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Orphanet J Rare Dis. 2012 Mar 1;7:14. doi: 10.1186/1750-1172-7-14.

Evidence for decline in the incidence of cystic fibrosis: a 35-year observational study in Brittany, France.

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Inserm, U1078, Brest, F-29200, France.



Cystic fibrosis (CF) is an autosomal recessive disorder whose incidence has long been estimated as 1/2500 live births in Caucasians. Expanding implementation of newborn screening (NBS) programs now allows a better monitoring of the disease incidence, what is essential to make reliable predictions for disease management. This study assessed time trends in the birth incidence of CF over a long period (35 years: 1975-2009) in an area where CF is frequent (Brittany, France) and where NBS has been implemented for more than 20 years.


This study enrolled CF patients born in Brittany between January 1st 1975 and December 31st 2009 (n = 483). Time trends in incidence were examined using Poisson regression and mainly expressed using the average percent change (APC).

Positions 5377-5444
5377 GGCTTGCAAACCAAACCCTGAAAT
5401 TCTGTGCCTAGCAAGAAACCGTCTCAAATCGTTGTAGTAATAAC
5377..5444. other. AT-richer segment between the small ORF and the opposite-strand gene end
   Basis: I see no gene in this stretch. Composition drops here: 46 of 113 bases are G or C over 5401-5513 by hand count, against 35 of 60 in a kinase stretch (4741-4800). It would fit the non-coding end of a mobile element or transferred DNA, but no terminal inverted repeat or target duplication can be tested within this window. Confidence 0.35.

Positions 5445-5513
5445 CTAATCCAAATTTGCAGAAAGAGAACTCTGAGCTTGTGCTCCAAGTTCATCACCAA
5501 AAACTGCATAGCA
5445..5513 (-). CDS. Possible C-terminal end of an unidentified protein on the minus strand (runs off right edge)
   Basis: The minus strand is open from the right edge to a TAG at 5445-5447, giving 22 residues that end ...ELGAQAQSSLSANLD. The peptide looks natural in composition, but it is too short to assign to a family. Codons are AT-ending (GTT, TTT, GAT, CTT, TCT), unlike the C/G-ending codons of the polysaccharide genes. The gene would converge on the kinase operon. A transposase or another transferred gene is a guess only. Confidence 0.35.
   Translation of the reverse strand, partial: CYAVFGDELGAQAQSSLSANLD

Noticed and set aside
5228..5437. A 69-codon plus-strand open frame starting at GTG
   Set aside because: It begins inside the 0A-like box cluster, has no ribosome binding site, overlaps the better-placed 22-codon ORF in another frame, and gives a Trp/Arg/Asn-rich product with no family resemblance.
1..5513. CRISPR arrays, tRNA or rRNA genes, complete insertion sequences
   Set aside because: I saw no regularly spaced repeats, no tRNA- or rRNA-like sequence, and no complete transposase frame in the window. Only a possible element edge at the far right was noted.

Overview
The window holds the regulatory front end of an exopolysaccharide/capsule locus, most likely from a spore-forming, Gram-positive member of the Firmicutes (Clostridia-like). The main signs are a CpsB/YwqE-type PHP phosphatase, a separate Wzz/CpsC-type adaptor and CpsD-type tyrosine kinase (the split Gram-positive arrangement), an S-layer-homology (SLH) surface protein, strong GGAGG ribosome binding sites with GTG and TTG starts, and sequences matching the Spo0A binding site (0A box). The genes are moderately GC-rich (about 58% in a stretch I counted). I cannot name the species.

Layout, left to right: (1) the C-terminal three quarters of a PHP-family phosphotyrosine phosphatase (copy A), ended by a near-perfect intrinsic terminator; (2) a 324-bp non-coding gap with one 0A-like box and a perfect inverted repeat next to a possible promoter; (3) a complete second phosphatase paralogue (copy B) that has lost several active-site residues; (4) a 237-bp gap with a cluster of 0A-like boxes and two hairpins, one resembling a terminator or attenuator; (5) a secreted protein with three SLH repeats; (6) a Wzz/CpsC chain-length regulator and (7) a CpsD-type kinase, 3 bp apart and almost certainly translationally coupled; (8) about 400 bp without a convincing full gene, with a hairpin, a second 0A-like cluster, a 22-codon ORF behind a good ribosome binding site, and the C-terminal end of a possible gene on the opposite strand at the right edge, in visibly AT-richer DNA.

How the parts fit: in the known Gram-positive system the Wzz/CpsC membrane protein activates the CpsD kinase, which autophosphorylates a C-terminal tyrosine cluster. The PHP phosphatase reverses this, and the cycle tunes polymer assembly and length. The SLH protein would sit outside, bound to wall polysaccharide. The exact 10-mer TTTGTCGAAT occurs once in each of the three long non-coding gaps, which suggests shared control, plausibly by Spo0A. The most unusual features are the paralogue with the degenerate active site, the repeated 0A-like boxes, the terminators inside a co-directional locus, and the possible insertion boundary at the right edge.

The average number of patients born each year declined from 18.6 in the late 1970's (period 1975-79) to 11.6 nowadays (period 2005-09). The corresponding incidence rates dropped from 1/1983 to 1/3268, which represented a decline close to 40% between these two periods (APC = -39.3%, 95% CI = -55.8% to -16.7%, p = 0.0020). A clear breakpoint in incidence rate was observed at the end of the 1980's (p < 0.0001). However, the incidence rate has remained quite stable since that time (annual APC = -1.0%, 95% CI = -3.0% to 1.1%, p = 0.3516).


This study provides an accurate picture of the evolution of the incidence of a genetic disease over a long period and highlights how it is influenced by the health policies implemented. We observed a 40% drop in incidence in our area which seems consecutive to the availability of prenatal diagnosis.

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